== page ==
MMS adopts new house system

Connor Telford | Staff Writer

A house is where a heart is.

Students’ hearts lie in their houses at the beginning of every day as part of the MMS House System.

According to seventh grade math teacher and house committee member Karen Binzel, the House System was designed to build bonds between students and other students, as well as teachers.

“The goal was to have the students feel a sense of belonging, also to get a better rapport between the students and the teachers, to get a better relationship between them,” Binzel said. “And also (for) the students to have a sense of relationship and community among each other within the school.”

The house system was newly implemented this year, replacing the previous teams. It is a system where each house has eight to 10 teachers, and each teacher has a family of about 20 to 30 students, a mix of seventh and eighth graders.

“I think the house system is beneficial for the students to feel a sense of belonging within the big school,” Binzel said. “They have a lot of teachers that they can turn to, they get to know more students, so I think it’s working out very well.”

With the house system now being used, the old teams have gone out the window. According to seventh grade science teacher Andrew Renner, the house system is superior to the teams.

“I know a few years ago that we had teams within the building, so within your team you had four teachers that you saw, that worked together,” Renner said. “Essentially you just had like a better kind of family unit (within the teams). So, I feel like what this family time is doing is to try to bring that family unit to an environment that no longer has teams anymore. We’re now obviously on more of a junior high schedule, so that’s what it is attempting to do.”

The teams involved students traveling between four different classrooms, but now, with seven bells instead of just four teachers, the teams no longer work in the schedule.

“You know, I really enjoyed the team aspect of it,” Binzel said. “But with that not really being an option with the way the school calendar is, I think it’s a very good alternative.”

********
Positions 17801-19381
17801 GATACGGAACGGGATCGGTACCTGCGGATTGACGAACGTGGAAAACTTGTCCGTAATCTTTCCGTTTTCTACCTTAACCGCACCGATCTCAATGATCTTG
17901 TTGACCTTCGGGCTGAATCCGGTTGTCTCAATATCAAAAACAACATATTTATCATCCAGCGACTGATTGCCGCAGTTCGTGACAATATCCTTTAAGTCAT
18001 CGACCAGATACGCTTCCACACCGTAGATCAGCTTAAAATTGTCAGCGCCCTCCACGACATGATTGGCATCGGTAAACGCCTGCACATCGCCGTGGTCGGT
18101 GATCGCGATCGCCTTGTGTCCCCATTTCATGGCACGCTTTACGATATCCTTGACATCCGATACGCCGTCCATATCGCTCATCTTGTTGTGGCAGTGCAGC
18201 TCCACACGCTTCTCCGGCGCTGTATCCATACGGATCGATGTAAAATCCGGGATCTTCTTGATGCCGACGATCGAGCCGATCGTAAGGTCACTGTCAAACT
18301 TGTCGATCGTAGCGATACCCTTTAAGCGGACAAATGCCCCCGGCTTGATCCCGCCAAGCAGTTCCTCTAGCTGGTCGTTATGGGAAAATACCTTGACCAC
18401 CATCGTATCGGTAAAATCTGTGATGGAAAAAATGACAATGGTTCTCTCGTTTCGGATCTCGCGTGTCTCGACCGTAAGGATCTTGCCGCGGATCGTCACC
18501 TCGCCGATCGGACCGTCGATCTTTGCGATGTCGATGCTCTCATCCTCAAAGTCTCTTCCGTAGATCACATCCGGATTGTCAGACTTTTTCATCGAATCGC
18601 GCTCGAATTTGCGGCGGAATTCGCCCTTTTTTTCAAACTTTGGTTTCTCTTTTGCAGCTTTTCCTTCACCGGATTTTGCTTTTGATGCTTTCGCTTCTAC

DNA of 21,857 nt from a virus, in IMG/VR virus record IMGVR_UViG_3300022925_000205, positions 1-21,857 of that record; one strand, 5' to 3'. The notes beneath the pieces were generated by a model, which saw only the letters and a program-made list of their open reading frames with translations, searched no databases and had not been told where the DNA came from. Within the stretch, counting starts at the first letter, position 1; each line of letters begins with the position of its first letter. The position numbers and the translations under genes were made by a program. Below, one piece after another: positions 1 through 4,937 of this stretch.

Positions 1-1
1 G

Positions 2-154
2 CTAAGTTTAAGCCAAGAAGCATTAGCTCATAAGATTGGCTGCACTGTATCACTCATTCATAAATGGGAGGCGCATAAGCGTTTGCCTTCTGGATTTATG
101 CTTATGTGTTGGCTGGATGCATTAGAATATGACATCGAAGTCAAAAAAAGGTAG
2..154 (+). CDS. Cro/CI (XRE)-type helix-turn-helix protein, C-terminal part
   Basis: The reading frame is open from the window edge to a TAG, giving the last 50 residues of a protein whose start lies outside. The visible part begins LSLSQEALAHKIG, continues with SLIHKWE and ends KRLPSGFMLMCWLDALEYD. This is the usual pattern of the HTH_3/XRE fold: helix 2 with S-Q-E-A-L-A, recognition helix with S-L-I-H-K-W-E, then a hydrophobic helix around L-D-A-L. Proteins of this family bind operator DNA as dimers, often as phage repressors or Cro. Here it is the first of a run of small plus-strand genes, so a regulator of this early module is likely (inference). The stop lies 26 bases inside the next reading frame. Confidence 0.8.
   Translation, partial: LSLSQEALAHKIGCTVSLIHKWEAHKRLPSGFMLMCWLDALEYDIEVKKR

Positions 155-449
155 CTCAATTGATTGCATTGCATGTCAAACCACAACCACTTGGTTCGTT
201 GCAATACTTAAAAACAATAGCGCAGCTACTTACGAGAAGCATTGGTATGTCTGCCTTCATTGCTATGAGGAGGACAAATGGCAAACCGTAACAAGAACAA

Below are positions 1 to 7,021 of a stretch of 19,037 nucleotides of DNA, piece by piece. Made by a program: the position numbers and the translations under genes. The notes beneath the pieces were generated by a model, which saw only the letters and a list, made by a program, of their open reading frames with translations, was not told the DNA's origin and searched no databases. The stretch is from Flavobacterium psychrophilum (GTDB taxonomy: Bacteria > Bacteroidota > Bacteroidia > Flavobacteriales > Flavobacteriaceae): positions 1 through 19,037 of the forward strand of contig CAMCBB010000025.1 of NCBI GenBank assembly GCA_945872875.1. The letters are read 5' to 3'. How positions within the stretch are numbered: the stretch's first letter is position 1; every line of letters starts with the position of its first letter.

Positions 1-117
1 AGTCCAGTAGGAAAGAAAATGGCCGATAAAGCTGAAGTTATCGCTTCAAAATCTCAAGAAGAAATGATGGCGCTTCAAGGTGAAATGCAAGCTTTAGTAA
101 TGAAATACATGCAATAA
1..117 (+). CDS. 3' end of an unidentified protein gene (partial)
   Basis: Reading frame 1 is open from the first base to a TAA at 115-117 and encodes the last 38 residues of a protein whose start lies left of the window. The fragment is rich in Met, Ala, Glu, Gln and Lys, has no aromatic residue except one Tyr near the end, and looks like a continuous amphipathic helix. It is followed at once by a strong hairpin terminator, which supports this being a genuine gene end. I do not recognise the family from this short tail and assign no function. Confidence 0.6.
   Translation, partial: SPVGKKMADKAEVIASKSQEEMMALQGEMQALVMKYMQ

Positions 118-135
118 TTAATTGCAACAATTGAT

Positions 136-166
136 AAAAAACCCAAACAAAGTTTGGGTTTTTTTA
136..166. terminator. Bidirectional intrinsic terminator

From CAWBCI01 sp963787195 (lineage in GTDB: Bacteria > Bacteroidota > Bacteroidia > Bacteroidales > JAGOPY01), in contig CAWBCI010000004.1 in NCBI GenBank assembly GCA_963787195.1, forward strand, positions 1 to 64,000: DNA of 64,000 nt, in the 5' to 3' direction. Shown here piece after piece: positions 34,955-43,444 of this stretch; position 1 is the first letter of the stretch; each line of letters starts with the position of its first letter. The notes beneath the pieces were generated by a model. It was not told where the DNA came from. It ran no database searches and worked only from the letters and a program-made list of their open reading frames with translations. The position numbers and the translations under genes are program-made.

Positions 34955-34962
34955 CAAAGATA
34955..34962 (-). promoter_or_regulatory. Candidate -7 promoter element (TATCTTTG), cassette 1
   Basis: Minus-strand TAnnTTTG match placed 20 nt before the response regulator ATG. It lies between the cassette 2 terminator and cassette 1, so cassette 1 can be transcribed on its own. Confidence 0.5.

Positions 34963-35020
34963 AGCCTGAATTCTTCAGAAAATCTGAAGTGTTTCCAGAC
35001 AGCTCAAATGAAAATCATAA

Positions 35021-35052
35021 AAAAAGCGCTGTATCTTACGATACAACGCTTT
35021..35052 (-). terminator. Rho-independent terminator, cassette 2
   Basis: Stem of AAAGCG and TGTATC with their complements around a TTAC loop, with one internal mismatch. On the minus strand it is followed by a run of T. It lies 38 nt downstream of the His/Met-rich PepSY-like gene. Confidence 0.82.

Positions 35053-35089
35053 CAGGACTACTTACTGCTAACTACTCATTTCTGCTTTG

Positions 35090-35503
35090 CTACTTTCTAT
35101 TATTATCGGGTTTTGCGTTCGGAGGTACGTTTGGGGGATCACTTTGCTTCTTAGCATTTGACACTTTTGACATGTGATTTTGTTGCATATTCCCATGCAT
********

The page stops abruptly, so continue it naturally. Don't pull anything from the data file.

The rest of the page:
However, some students still prefer the old system. According to eighth grader Logan Young, the house system takes up a lot of time that could be used for more class time.

“We lose a lot of time in class for things like tests and quizzes that we’ve (got to) do, and that valuable time can save you from a (bad) grade,” Young said. “For me, usually I don’t have enough time to finish a test or check it over, which I really don’t like. Last year, I had a lot more time for stuff, which I found way more helpful.”

Outside of the house system, seventh and eighth graders rarely get to mix, excluding hallways and some classes. According to eighth grade spanish teacher Lauren Richardson, it’s good for the seventh graders to learn from the eighth graders.

“I have seen seventh graders really take leadership within the eighth graders in homerooms,” Richardson said. “I’ve also seen the eighth graders serve as great mentors to the seventh graders. So, it’s been very exciting.”

The goal of the house system was to connect grade levels and make students feel more comfortable with teachers and other students, and so far, it appears to be successful at its job.

“I think the goal was to bring a sense of community to the building, a way to connect students in a way that teams once did,” Richardson said. “I think it is doing a great thing. Not only is it connecting grade levels, but it is just connecting the building as a whole with the houses.”

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